The Webb Telescope's Unfolding Secondary Mirror

  • Released Tuesday, August 6, 2019

In order to do groundbreaking science, NASA's James Webb Space Telescope must first unpack itself in deep space. In its full configuration, Webb would be too big too fit in any available rocket. So, engineers designed the observatory to fold up to a much smaller size during transport. After Webb Launches, the observatory's delicate parts will unfold and arrange themselves through a series of carefully choreographed steps.

When deployed, the secondary mirror will sit out in front of Webb's 18 primary mirrors, collect their light and focus it into a beam. That beam is then sent down into the tertiary and fine steering mirrors, and finally to Webb's four scientific instruments.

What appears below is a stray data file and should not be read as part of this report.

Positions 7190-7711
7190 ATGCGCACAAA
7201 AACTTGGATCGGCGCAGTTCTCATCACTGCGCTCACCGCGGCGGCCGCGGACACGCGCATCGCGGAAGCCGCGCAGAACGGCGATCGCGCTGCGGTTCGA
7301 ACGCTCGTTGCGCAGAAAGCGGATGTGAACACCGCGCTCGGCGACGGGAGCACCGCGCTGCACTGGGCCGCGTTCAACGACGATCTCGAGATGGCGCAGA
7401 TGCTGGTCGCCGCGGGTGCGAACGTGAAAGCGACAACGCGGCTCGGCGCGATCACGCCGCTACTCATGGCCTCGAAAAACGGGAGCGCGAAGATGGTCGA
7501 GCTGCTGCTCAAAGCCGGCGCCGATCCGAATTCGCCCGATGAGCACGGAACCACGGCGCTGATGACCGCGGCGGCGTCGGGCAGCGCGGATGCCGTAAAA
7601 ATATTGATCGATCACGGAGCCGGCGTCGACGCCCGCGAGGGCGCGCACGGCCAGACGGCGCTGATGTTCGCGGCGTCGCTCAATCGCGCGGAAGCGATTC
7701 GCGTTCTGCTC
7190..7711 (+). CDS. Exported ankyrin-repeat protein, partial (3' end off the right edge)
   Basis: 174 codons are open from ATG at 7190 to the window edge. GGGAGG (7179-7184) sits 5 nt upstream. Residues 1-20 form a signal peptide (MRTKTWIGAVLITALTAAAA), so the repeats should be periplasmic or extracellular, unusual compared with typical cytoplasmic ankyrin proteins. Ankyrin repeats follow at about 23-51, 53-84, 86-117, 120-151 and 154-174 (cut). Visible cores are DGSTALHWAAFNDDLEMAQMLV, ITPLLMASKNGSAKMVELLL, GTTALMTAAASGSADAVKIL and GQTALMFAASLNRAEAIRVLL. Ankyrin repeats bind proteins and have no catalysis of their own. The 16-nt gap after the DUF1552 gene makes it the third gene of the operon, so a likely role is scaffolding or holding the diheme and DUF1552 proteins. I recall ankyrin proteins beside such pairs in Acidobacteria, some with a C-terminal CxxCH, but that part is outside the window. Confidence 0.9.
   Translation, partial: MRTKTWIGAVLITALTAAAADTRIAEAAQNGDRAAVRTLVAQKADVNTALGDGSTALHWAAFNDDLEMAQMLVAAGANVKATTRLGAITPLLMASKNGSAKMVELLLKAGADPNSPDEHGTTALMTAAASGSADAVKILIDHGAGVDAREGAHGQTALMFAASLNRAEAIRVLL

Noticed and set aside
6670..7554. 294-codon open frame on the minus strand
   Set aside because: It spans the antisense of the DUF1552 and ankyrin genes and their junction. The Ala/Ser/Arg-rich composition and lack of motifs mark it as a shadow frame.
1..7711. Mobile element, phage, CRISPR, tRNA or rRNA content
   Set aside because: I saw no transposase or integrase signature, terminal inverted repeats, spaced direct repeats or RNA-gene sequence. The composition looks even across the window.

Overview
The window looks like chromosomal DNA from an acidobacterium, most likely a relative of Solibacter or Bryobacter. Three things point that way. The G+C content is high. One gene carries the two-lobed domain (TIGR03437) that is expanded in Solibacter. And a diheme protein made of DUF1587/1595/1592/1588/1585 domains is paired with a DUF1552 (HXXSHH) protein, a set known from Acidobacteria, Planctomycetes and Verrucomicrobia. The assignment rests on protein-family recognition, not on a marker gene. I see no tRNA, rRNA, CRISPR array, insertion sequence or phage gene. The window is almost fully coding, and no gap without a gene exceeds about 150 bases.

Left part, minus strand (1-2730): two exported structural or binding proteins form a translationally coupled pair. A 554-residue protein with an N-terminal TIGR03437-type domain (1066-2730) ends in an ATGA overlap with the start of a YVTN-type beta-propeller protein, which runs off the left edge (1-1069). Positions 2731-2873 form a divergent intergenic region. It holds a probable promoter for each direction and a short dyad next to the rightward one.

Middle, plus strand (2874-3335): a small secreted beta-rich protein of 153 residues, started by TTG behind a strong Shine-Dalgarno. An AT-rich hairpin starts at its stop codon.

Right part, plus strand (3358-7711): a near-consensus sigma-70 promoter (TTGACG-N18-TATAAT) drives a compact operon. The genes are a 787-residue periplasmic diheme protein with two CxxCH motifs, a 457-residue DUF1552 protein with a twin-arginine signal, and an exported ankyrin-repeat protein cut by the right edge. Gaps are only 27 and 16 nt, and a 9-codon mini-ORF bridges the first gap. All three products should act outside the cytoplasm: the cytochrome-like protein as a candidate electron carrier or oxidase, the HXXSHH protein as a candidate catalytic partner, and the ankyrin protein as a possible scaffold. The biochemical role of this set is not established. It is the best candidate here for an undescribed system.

This video shows the flurry of engineers and technicians examining the hinges and movement of the secondary mirror as it deploys. This is one of a final series of tests the Webb Telescope must perform to prove that it is ready to operate in space.

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Please give credit for this item to:
NASA's Goddard Space Flight Center

Release date

This page was originally published on Tuesday, August 6, 2019.
This page was last updated on Wednesday, May 3, 2023 at 1:45 PM EDT.


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